There is a Cloud revolution under way. It has been going on for several years now, but recently, it's significance has increased dramatically. Businesses, both large and small, are driven to the cloud to save costs, access more data, automate, and remain competitive. And as a result, there has been a huge increase in the demand for cloud engineers, cloud developers, and cloud security experts in the last year. Businesses need to hire professionals that have a demonstrated deep knowledge of the latest cloud enabled technologies, such as serverless computing, big data, machine learning, DevOps, functional programming, software controlled networking, IoT, cloud security, and much more.
Azure finally catches up with AWS and GCP by offering a burstable VM option.
Our team has been working hard to give you the latest course information – we just refreshed a Linux course and added two new ones, one in OpenStack and another in Linux! Take a look below:
Here at Linux Academy, we create course content day-in and day-out, but that isn't all we do! We are genuinely passionate about our students and want all of them to succeed! While our Course Authors do work very hard to provide students with updated, quality content, they are also available for when students have questions. In fact, we've created a community where you can interact with other fellow students, which continues to grow with each passing day. Part of the reason why we love what we do here is being able to meet and interact with all of our students (current or future!), especially face-to-face.Recently, the Linux Academy team went to Interop ITX in Vegas and got to meet many students, here are some highlights:
Our Course Author, Amy Marrich, just refreshed the OpenStack Foundation’s Certified OpenStack Administrator COA course! This new course…
Linux Academy and Cybrary survey 6,000 IT professionals on experiences with micro certification. Results offer insight into learning preferences, certification in the workforce, training costs, and trends.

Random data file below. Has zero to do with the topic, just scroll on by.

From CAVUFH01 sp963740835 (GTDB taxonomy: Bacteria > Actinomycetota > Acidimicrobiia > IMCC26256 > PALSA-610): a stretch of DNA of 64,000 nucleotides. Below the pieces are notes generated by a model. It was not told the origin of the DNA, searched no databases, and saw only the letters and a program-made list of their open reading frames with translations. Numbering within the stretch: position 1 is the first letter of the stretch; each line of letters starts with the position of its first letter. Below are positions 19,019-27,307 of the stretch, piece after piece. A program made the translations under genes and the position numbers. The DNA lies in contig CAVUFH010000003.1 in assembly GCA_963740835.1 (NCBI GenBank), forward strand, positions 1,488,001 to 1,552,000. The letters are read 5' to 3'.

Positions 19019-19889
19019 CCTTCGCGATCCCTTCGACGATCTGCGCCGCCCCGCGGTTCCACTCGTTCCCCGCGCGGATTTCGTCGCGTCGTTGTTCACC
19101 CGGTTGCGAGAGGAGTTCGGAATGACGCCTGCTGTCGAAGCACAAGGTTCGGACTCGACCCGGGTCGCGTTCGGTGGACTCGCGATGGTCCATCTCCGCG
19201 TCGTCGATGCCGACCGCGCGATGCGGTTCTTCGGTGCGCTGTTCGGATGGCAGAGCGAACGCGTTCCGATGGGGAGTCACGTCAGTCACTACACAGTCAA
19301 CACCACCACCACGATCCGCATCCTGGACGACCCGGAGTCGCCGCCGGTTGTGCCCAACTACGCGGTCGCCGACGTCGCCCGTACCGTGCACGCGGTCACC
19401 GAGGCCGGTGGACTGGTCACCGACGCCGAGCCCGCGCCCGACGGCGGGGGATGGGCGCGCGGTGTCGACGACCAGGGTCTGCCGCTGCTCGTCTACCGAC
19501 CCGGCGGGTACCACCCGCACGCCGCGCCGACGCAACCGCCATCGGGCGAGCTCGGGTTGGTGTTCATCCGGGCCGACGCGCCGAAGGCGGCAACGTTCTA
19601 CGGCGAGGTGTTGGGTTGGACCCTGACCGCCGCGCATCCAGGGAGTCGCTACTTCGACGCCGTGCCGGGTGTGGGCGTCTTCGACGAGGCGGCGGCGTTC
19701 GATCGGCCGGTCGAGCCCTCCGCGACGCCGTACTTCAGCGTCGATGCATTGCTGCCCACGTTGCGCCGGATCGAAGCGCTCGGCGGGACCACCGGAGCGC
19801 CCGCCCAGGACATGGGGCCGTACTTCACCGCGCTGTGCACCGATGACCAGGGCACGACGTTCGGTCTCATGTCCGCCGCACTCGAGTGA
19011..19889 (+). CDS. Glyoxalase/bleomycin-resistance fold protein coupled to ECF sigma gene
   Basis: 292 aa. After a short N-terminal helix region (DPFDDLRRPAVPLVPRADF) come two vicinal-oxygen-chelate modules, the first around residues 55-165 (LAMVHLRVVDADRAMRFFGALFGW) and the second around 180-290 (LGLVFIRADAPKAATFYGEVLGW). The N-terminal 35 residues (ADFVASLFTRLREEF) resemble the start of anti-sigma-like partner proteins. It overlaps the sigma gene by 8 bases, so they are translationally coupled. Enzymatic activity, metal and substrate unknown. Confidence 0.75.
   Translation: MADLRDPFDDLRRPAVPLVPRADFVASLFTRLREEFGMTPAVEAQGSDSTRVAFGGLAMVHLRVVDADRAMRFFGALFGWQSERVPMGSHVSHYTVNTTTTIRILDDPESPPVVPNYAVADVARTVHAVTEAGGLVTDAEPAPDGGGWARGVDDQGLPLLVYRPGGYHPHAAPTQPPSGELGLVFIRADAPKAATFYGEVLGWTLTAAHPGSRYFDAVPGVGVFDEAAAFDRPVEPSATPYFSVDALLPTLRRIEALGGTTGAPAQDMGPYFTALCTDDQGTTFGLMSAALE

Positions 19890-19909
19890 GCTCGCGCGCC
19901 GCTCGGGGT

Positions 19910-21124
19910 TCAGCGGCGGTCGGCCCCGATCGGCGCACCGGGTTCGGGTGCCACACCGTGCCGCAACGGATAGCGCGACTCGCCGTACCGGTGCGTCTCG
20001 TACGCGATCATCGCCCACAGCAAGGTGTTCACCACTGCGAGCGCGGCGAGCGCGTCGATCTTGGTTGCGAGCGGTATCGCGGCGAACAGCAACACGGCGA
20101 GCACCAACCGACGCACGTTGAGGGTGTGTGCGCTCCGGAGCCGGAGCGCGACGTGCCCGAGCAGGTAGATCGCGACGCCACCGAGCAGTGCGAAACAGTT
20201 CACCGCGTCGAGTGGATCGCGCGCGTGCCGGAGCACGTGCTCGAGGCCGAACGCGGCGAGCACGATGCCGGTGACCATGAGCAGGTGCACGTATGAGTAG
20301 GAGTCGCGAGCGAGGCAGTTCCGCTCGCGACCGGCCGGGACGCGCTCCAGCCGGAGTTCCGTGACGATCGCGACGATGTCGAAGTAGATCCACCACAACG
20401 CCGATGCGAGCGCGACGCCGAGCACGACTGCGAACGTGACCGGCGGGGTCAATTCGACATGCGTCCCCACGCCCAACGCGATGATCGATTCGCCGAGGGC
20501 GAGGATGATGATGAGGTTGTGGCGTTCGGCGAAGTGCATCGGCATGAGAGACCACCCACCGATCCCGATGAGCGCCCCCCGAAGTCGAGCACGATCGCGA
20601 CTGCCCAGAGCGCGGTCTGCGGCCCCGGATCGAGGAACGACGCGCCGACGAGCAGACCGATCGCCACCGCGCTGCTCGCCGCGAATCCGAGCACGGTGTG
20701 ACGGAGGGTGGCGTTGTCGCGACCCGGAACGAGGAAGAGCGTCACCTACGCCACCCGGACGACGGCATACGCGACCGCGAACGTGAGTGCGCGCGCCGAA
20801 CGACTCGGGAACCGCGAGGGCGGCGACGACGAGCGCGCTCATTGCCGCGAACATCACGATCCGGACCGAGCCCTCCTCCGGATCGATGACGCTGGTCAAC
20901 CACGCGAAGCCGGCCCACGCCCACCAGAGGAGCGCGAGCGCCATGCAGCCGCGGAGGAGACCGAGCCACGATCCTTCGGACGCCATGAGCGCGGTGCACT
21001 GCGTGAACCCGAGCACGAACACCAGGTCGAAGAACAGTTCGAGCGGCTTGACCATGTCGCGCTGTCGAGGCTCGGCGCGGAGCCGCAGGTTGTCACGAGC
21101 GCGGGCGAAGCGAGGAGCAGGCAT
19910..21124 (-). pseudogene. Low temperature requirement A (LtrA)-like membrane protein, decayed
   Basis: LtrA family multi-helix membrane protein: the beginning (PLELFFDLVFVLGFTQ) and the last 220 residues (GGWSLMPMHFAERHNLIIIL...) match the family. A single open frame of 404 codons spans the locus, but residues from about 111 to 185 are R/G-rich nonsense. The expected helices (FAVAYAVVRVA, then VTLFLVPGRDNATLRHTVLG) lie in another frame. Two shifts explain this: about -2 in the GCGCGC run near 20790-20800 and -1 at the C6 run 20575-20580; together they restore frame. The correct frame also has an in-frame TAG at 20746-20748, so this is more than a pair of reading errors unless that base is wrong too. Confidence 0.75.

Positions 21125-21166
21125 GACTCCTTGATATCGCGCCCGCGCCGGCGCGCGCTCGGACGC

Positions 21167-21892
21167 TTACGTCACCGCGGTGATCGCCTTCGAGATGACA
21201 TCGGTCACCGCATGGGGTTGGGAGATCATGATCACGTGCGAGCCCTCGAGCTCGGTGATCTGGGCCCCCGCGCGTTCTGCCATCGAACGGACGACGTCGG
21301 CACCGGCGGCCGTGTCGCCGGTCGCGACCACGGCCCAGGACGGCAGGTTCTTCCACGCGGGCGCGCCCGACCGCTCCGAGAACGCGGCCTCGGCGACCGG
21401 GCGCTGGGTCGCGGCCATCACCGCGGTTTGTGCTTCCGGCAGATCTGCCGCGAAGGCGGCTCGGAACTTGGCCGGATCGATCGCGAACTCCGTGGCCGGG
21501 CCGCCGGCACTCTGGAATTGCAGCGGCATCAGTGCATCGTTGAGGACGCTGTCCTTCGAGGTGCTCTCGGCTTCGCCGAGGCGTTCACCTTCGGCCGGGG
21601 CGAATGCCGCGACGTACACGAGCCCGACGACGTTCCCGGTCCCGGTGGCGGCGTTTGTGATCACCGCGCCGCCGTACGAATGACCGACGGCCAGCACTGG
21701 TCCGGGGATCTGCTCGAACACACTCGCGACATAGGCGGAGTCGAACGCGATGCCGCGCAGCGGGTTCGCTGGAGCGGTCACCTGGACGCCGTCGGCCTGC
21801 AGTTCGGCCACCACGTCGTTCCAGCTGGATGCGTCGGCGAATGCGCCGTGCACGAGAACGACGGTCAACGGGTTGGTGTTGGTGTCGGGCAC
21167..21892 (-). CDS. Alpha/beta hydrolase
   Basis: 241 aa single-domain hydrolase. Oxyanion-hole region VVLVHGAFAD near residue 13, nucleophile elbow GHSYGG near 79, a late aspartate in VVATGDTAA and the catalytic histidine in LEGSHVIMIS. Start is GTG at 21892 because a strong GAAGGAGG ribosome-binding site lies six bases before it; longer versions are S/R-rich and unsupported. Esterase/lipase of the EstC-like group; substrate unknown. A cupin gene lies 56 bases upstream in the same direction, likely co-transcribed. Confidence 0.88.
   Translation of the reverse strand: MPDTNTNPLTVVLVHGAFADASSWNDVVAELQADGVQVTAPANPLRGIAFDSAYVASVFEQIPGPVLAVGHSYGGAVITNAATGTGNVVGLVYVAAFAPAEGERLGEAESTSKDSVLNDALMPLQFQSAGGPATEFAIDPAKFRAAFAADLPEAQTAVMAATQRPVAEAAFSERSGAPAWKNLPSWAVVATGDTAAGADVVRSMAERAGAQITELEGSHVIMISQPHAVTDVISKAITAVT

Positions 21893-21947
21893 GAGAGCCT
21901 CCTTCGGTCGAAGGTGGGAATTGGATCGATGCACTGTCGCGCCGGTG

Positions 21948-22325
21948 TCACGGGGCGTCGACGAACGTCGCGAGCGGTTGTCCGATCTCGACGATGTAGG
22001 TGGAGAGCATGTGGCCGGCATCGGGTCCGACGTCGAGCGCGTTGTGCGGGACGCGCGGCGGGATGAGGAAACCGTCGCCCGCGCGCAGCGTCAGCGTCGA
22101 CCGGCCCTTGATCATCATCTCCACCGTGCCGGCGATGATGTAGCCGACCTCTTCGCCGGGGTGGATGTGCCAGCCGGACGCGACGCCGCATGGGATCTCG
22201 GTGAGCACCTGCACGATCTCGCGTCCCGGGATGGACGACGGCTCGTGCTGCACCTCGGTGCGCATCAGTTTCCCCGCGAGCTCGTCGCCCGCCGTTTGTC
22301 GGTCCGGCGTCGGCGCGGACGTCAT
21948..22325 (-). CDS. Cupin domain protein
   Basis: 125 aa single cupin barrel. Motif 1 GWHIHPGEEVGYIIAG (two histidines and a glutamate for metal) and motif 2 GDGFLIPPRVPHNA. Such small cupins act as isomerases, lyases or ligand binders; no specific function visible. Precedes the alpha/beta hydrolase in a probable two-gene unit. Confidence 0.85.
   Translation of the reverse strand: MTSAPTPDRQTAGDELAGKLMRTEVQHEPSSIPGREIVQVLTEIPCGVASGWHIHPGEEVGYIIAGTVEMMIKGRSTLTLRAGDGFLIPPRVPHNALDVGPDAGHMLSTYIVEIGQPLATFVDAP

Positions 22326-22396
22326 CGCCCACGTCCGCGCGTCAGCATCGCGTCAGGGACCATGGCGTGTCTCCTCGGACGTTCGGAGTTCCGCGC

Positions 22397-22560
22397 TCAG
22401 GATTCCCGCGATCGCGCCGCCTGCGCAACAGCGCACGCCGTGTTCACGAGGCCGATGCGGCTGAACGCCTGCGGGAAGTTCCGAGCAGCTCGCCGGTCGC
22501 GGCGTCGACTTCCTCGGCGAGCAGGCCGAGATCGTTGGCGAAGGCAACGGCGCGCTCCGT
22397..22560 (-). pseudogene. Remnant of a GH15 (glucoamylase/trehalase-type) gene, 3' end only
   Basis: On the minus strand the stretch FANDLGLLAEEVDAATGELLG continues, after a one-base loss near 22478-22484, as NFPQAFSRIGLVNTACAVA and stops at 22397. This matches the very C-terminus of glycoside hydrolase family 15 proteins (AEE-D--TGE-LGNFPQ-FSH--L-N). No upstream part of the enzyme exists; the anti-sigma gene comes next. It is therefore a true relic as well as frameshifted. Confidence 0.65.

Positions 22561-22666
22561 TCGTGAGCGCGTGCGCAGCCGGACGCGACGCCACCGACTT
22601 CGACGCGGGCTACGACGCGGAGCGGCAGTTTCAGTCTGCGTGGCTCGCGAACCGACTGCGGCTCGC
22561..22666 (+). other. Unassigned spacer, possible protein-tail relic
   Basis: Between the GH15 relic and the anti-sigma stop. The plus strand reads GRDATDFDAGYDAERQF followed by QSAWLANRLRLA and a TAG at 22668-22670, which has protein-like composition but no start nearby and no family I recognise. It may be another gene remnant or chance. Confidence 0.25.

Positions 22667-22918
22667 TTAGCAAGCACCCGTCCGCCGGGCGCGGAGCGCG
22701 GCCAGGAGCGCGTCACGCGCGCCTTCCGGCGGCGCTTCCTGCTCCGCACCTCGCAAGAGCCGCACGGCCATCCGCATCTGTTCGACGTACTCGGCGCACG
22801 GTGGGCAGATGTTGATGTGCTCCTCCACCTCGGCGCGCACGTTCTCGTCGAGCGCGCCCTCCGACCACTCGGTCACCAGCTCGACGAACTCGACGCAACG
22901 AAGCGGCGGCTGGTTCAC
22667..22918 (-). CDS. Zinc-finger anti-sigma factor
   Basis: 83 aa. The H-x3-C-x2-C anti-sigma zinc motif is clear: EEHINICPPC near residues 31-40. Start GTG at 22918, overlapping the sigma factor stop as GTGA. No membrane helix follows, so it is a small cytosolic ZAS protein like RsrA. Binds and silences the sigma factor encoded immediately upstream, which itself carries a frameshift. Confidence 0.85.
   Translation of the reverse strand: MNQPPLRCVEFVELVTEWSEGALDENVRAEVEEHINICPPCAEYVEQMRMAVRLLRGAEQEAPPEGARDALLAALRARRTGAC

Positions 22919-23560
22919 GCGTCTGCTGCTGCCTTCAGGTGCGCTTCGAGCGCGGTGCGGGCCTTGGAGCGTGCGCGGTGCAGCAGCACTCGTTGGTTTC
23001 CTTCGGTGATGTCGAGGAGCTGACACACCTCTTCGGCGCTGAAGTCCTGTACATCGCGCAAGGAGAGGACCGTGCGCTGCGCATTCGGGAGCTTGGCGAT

Alpine Linux is a relative new-comer in terms of Linux distributions, one of several in a recent proliferation of distros tailored for virtualization, containerization and the cloud. As noted on its website, Alpine Linux is “...an independent, non-commercial, general purpose Linux distribution designed for power users who appreciate security, simplicity, and resource efficiency.” Performance and security being more or less universal goals, Alpine’s self-proclaimed focus is hardly earth-shattering. This particularly in light of the growing number of performance- and security-oriented distros available. So what makes Alpine different – sufficiently different enough to warrant Docker switching to Alpine for its base images?
At Linux Academy, we love hearing the stories of success from our students and want to educate them not only on the tools behind Linux and cloud platforms, but the state of the cloud as it was and is today. The cloud market, as we see it today, is one of the fastest growing and most exciting sectors in our modern economy. Before we get into the factors driving this explosive growth, we want to look at the market, some of its largest organizations and the current trends that help explain why the cloud market is currently growing at a rate 5x faster than the rest of the IT industry. The biggest players in this market are AWS, Azure, IBM and Google. These four key companies currently control 51% of the market share and are currently averaging an astounding 88% growth year to year. To put that into context, let’s look at both AWS and the rest of Amazon. If the entirety of Amazon grew as fast as AWS, Amazon, who is on track to sell around $125 billion this year, would theoretically have to sell over $235 billion worth of merchandise next year. That is simply unprecedented growth for any economic sector, even the IT industry. Furthermore, the total cloud market, including SaaS, IaaS and PaaS sectors, in 2016, is worth around $208 billion and is currently growing at 18% annually.
Students come to Linux Academy from all across the globe, each with varying skill sets and experience levels. Some students know exactly the course (or courses) they want to take, while others are looking for guidance or a starting point. Navigating the certification/e-learning landscape can be confusing, with many different courses and content from which to choose. Have you ever asked yourself one (or more) of the following questions?Where do I start? What course is right for me? What course should I take next? What "path" is best? What course should I take first, as a prerequisite? I don't need a to get a certification, what other types of courses do you offer to learn new skills?To help answer those questions, I present to you the Linux Academy Visual Course Guide.
You can now have access to all our video courses, flash cards, and community features free for 7 days when you sign up for a Linux Academy account. Here's just a few of the features you can start using: